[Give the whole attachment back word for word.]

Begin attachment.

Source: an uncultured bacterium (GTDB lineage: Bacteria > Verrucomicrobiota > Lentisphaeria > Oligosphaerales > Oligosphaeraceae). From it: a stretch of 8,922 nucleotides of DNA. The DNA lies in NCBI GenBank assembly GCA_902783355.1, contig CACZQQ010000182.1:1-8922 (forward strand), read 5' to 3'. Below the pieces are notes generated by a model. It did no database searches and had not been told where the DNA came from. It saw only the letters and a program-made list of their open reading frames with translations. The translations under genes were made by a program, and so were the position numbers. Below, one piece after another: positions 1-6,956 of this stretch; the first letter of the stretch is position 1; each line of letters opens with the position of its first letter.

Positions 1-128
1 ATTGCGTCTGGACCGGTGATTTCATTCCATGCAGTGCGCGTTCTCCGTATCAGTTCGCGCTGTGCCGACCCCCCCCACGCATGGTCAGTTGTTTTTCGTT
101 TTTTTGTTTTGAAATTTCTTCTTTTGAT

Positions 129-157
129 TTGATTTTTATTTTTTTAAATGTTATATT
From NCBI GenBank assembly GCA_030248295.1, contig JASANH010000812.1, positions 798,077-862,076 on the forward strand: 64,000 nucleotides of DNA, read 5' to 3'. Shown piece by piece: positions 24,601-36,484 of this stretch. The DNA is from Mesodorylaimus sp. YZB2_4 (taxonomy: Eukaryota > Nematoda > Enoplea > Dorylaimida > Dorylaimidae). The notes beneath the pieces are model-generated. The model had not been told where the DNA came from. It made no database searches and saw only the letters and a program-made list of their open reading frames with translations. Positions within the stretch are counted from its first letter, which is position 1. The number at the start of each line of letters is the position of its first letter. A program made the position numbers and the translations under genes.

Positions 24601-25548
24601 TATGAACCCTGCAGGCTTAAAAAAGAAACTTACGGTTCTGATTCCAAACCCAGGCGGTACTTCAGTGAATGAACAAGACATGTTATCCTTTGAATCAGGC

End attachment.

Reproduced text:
Source: an uncultured bacterium (GTDB lineage: Bacteria > Verrucomicrobiota > Lentisphaeria > Oligosphaerales > Oligosphaeraceae). From it: a stretch of 8,922 nucleotides of DNA. The DNA lies in NCBI GenBank assembly GCA_902783355.1, contig CACZQQ010000182.1:1-8922 (forward strand), read 5' to 3'. Below the pieces are notes generated by a model. It did no database searches and had not been told where the DNA came from. It saw only the letters and a program-made list of their open reading frames with translations. The translations under genes were made by a program, and so were the position numbers. Below, one piece after another: positions 1-6,956 of this stretch; the first letter of the stretch is position 1; each line of letters opens with the position of its first letter.

Positions 1-128
1 ATTGCGTCTGGACCGGTGATTTCATTCCATGCAGTGCGCGTTCTCCGTATCAGTTCGCGCTGTGCCGACCCCCCCCACGCATGGTCAGTTGTTTTTCGTT
101 TTTTTGTTTTGAAATTTCTTCTTTTGAT

Positions 129-157
129 TTGATTTTTATTTTTTTAAATGTTATATT
From NCBI GenBank assembly GCA_030248295.1, contig JASANH010000812.1, positions 798,077-862,076 on the forward strand: 64,000 nucleotides of DNA, read 5' to 3'. Shown piece by piece: positions 24,601-36,484 of this stretch. The DNA is from Mesodorylaimus sp. YZB2_4 (taxonomy: Eukaryota > Nematoda > Enoplea > Dorylaimida > Dorylaimidae). The notes beneath the pieces are model-generated. The model had not been told where the DNA came from. It made no database searches and saw only the letters and a program-made list of their open reading frames with translations. Positions within the stretch are counted from its first letter, which is position 1. The number at the start of each line of letters is the position of its first letter. A program made the position numbers and the translations under genes.

Positions 24601-25548
24601 TATGAACCCTGCAGGCTTAAAAAAGAAACTTACGGTTCTGATTCCAAACCCAGGCGGTACTTCAGTGAATGAACAAGACATGTTATCCTTTGAATCAGGC